Tuesday, December 30, 2008
Monday, December 29, 2008
"My dad is digging post holes for our little-league backstop on a hot summer day. His sleeves are rolled up…sweat is running down his neck, soaking the collar of his blue work shirt.
My earliest memory of the thing; I must have been about 10.
The shirt keeps reappearing in my mental snapshots from the next several years (the two of us pruning fruit trees together, cheering for Duke Snider at Ebbets Field, etc.), until, I guess, it just became such anexpected part of the way things were that it no longer made a distinct impression on me.
Then I was in college, and it was gone.
I tried, eventually, to find its equal. Frustrating. Shirts of more
recent vintage were flimsy, or new and raw looking, or poorly detailed.
This is the way it’s supposed to be.
Thick, old-fashioned 8-oz. cotton denim, almost bulletproof. Mellow, faded look (stonewashed; years of prewearing would be impractical). Exacting 2-3/4” point collar. Extralarge, buttoning chest pockets. Adjustable two-button cuffs, yoked back, rounded shirttail.
I wear mine around the farm, sometimes (with tie) to meetings with lawyers and bankers; seems to put everyone in an agreeable mood.
Heavyweight Denim Shirt (No. 1118).
Men’s sizes: S, M, L, XL, XXL.
Color: Original Faded Blue, Dark Indigo."
Friday, December 26, 2008
Thursday, December 25, 2008
Wednesday, December 24, 2008
The origin of the term is unknown, but was first recorded in 1918. The term may originate from the United States during the time when settlers would be snowed into their log cabins in winter and would have to wait for the spring thaw in order to travel to town. The phrase may also be associated with ocean-crossing sailing ships in which passengers had to endure weeks and months of slow travel while living in cabins below deck.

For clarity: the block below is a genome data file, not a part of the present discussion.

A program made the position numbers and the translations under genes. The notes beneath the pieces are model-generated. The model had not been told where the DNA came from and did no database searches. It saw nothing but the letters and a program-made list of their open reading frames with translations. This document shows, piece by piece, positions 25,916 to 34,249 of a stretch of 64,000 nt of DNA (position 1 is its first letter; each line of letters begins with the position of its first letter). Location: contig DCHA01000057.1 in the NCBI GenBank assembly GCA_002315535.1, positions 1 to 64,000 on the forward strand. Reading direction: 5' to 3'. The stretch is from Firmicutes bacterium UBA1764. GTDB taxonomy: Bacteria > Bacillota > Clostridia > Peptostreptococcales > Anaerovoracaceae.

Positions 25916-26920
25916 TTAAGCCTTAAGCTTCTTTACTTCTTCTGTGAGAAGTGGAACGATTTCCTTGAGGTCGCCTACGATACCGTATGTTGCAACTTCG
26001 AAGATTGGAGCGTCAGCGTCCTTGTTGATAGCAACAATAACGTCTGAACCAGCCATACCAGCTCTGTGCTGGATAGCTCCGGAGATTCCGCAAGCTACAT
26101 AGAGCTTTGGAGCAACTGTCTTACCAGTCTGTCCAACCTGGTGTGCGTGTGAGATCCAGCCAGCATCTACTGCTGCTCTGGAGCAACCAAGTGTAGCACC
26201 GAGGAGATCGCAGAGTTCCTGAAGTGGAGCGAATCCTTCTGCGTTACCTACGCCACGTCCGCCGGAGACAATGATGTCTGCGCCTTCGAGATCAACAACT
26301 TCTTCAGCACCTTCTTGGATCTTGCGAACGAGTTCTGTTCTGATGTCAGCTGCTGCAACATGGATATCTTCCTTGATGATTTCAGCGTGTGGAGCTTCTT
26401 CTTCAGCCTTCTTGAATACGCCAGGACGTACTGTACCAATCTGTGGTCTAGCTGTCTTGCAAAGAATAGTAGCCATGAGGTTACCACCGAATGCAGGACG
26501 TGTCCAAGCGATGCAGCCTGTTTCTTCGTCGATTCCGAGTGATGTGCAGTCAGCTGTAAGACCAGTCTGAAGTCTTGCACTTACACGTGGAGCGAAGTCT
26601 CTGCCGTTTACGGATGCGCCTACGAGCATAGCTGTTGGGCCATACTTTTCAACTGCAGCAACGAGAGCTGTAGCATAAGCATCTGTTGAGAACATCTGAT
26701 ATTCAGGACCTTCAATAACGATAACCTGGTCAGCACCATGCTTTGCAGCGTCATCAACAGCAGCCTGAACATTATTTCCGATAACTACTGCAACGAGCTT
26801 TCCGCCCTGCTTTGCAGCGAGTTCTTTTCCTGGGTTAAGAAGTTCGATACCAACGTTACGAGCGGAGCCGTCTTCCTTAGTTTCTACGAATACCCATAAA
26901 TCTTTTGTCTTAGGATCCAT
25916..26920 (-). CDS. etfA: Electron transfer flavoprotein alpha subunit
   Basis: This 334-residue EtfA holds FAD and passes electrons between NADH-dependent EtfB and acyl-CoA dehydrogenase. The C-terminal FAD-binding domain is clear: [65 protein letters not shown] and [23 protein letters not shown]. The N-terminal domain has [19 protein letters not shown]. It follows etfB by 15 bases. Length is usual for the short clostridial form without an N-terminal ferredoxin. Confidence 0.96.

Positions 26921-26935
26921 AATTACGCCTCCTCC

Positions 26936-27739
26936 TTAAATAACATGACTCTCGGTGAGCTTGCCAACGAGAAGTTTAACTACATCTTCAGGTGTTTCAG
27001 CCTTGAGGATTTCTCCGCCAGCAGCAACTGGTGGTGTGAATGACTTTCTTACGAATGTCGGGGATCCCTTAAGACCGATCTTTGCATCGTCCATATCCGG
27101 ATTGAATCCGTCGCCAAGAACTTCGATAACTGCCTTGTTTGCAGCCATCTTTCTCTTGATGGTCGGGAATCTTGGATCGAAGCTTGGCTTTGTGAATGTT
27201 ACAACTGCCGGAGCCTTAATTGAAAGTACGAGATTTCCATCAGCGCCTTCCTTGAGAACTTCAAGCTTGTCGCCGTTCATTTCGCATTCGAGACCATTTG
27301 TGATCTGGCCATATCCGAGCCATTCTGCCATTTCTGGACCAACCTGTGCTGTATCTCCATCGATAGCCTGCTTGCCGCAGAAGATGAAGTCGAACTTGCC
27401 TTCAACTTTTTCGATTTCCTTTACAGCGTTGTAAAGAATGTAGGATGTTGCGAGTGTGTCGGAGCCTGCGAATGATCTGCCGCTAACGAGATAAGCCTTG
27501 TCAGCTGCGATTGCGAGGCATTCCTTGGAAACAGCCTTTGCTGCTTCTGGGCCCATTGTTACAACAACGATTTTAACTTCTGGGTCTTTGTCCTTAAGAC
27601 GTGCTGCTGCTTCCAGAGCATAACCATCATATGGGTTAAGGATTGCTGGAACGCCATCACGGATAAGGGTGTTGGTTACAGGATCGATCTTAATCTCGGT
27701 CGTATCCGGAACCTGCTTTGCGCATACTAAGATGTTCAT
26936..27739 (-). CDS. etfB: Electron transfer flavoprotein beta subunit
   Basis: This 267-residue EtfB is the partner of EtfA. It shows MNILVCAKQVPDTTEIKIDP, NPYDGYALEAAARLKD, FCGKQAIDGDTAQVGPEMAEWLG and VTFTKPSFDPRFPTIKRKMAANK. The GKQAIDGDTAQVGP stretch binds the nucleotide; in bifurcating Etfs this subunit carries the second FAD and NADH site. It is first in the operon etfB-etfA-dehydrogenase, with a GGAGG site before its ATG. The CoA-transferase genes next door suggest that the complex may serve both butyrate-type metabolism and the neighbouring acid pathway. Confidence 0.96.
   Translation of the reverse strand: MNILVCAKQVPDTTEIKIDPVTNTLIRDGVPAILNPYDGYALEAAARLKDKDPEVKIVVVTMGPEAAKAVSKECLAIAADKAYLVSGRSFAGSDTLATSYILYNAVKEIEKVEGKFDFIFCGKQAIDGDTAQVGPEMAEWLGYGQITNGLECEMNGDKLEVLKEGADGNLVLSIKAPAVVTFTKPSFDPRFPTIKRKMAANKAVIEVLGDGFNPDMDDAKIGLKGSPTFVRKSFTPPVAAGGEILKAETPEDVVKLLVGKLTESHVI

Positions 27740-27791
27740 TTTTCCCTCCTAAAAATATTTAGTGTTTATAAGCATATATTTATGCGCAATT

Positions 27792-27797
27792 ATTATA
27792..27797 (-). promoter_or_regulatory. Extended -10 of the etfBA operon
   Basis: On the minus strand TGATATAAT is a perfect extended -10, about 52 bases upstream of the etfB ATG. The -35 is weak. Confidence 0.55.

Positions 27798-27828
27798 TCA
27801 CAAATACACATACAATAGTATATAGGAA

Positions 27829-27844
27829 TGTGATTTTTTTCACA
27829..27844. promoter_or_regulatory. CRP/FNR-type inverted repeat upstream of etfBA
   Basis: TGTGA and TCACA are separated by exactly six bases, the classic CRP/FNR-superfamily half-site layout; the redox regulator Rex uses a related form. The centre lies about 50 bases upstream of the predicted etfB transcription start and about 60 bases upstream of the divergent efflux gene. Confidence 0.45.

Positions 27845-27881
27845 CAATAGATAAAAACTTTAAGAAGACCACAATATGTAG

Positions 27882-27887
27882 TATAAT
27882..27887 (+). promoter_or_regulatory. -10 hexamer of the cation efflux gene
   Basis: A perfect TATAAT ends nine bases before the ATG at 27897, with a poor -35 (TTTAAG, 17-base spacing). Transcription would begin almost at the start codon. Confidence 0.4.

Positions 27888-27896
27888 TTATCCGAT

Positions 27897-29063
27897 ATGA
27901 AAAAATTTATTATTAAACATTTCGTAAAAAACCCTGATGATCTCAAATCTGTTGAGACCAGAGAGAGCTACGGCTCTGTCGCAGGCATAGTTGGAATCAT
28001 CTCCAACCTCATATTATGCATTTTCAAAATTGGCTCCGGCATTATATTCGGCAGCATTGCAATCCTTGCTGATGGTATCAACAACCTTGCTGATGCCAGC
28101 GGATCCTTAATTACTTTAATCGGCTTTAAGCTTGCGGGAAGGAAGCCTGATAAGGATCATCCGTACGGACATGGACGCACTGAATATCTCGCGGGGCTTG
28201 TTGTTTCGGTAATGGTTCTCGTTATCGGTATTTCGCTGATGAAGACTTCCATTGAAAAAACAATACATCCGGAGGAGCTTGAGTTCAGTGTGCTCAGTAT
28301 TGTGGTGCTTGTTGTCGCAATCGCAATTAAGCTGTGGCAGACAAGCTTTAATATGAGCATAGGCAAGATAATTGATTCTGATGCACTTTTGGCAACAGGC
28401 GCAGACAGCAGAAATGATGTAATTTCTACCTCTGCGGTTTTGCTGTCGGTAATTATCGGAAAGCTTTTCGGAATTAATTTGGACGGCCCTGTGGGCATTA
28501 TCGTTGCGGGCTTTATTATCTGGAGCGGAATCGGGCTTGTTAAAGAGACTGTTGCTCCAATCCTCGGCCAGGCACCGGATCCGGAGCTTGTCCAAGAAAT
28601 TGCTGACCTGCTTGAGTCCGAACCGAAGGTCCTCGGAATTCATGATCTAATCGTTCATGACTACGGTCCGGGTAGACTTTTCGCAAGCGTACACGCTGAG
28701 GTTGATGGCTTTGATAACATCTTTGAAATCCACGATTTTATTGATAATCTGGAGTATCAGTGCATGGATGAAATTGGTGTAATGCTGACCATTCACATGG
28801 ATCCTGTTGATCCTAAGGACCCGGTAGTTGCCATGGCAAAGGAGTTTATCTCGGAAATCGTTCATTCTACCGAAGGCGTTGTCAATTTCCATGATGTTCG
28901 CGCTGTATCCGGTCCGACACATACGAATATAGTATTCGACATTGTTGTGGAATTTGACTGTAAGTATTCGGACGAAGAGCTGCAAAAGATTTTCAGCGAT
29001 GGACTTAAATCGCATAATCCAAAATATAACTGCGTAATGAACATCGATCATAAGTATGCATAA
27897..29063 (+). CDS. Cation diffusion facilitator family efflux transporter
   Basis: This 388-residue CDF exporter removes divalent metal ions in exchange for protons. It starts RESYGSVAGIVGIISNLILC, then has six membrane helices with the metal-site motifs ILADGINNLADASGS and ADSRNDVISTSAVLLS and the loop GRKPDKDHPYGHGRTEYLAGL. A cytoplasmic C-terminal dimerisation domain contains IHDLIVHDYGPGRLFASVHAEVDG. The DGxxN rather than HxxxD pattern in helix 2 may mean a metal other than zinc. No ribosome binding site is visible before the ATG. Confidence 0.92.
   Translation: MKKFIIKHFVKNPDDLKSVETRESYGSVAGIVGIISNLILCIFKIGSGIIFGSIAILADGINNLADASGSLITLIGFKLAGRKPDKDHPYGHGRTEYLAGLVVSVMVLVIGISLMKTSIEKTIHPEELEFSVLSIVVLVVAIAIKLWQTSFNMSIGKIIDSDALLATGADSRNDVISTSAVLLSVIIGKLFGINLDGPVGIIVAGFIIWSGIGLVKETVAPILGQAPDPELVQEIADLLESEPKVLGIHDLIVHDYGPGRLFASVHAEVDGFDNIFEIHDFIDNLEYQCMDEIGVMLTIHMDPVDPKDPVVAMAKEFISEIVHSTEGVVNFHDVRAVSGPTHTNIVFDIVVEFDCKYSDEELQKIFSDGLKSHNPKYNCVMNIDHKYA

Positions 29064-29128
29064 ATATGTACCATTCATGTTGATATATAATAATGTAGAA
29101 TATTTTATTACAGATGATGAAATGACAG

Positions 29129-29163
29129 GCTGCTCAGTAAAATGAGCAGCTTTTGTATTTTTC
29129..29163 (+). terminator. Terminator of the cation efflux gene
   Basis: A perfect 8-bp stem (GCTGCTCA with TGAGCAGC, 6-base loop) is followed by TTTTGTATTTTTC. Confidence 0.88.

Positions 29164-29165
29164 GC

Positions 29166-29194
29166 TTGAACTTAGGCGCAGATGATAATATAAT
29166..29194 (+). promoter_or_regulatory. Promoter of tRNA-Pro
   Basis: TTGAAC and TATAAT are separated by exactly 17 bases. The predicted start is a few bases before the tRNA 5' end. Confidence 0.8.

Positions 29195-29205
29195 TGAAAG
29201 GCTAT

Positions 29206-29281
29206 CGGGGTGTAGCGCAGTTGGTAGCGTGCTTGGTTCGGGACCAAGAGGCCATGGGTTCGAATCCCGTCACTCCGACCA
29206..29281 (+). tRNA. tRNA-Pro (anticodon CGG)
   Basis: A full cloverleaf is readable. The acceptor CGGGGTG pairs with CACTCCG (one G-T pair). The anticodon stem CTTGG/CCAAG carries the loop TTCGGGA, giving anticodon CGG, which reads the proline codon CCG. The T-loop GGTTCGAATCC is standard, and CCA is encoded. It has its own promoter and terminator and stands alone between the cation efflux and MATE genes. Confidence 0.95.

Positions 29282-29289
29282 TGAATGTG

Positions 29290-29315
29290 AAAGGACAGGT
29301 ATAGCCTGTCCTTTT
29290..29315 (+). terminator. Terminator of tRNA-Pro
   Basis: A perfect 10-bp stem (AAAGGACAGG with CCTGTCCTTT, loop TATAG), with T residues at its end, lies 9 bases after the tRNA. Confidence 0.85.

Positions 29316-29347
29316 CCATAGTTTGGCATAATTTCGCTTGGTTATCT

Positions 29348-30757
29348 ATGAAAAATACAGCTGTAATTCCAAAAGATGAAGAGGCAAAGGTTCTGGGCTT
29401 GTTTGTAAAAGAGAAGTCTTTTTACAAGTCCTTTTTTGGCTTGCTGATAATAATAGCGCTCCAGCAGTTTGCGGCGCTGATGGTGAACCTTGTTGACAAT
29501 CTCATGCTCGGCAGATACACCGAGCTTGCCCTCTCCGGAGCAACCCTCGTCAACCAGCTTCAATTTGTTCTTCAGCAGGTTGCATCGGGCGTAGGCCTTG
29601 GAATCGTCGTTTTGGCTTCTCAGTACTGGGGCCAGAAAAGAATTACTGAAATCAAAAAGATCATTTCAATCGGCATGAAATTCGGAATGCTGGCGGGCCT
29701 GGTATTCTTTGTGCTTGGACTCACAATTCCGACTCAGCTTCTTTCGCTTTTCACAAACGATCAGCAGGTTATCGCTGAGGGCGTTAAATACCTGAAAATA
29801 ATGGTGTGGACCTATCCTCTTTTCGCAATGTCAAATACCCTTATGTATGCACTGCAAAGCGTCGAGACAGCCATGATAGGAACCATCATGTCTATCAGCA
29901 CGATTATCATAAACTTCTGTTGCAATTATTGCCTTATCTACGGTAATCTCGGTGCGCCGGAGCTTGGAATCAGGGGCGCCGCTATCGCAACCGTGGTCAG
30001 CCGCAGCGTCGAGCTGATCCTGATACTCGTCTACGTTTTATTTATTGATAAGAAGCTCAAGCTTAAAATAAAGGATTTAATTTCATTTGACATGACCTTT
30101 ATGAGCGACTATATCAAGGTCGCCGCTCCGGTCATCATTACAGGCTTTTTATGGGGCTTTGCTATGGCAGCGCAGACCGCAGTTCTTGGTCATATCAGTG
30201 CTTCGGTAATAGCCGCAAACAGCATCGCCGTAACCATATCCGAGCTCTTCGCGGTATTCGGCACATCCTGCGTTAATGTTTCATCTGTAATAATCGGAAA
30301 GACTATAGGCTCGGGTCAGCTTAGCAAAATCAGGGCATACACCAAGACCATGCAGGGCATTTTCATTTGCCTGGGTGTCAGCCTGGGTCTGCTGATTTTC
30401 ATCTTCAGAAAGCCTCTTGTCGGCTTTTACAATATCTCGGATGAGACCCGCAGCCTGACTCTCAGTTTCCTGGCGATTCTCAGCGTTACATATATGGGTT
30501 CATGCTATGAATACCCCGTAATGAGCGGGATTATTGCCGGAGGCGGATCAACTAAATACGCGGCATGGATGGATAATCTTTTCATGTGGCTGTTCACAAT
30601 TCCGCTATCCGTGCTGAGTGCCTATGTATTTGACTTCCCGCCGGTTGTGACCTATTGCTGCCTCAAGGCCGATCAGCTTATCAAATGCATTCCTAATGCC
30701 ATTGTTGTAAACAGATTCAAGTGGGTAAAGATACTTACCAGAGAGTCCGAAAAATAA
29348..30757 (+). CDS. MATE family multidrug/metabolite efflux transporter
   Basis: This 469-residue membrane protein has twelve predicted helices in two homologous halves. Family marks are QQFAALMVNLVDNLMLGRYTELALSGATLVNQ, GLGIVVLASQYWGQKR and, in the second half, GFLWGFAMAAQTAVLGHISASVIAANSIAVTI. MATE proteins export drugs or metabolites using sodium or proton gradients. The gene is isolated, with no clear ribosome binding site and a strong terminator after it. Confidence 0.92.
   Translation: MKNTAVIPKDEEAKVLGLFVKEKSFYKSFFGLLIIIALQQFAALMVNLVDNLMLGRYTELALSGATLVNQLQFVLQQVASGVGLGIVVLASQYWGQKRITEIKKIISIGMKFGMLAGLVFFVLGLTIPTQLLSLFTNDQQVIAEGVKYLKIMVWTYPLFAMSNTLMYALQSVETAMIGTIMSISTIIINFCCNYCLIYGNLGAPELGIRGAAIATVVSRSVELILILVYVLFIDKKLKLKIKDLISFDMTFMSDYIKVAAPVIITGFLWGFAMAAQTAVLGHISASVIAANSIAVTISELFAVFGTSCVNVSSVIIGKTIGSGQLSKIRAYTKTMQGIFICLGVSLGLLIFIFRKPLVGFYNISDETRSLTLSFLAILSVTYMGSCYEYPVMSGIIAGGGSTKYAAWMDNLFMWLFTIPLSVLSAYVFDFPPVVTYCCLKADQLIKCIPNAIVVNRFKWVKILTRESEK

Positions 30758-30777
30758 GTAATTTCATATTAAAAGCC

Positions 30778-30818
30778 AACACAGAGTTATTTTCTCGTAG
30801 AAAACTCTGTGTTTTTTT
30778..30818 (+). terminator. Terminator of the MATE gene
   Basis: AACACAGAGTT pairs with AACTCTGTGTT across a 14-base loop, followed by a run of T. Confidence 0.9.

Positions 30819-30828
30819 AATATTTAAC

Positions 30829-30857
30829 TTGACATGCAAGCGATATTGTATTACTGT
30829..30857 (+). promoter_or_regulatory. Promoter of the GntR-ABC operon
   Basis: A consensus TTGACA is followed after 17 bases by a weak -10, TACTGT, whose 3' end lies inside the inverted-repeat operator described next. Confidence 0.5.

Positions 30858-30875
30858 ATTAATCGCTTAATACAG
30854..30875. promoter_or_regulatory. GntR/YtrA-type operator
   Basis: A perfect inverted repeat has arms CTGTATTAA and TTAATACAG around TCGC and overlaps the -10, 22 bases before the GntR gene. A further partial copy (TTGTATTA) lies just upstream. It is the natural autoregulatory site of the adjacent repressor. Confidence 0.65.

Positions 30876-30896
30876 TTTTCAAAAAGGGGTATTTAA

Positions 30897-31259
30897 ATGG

On an episode of Mythbusters, the hosts attempted to "bust" the myth of cabin fever, isolating themselves for a period of time in the Alaskan winter while being observed and taking cognitive and stress tests. The test results were unusable due to incorrect testing procedures; however, one host, Adam Savage, exhibited all four of the symptoms of cabin fever they were looking for, while the other, Jamie Hyneman, only exhibited one (excessive sleep). They deemed the myth "plausible".
Many stories are based around this idea of a small group of people getting restless and irritable from being in a confined space. One of the most famous stories about cabin fever is Stephen King's The Shining which involves a family of three trapped in an isolated resort in the dead of winter. Cabin fever stories may also involve a person or group of people on a deserted island or on a long space voyage.
Tuesday, December 23, 2008
Sunday, December 21, 2008
Thursday, December 18, 2008
It's said that the lyrics were originally scribbled down by Trenet on toilet paper while riding a train on the French Mediterranean coast.
English lyrics, unrelated to the French lyrics, were written by Jack Lawrence and entitled "Beyond the Sea":
Somewhere beyond the sea,
Somewhere beyond the sea,
It's far beyond a star,
We'll meet beyond the shore,
*matzo ball soup not pictured
While having a delightful lunch at Canter's Deli & Restaurant (419 North Fairfax Avenue), Manya and I decided that Jewish deli food is one of life's great equalizers; enjoyed by many classes, religions, and races.
Update: Anikke just reminded me - probably not enjoyed by antisemites.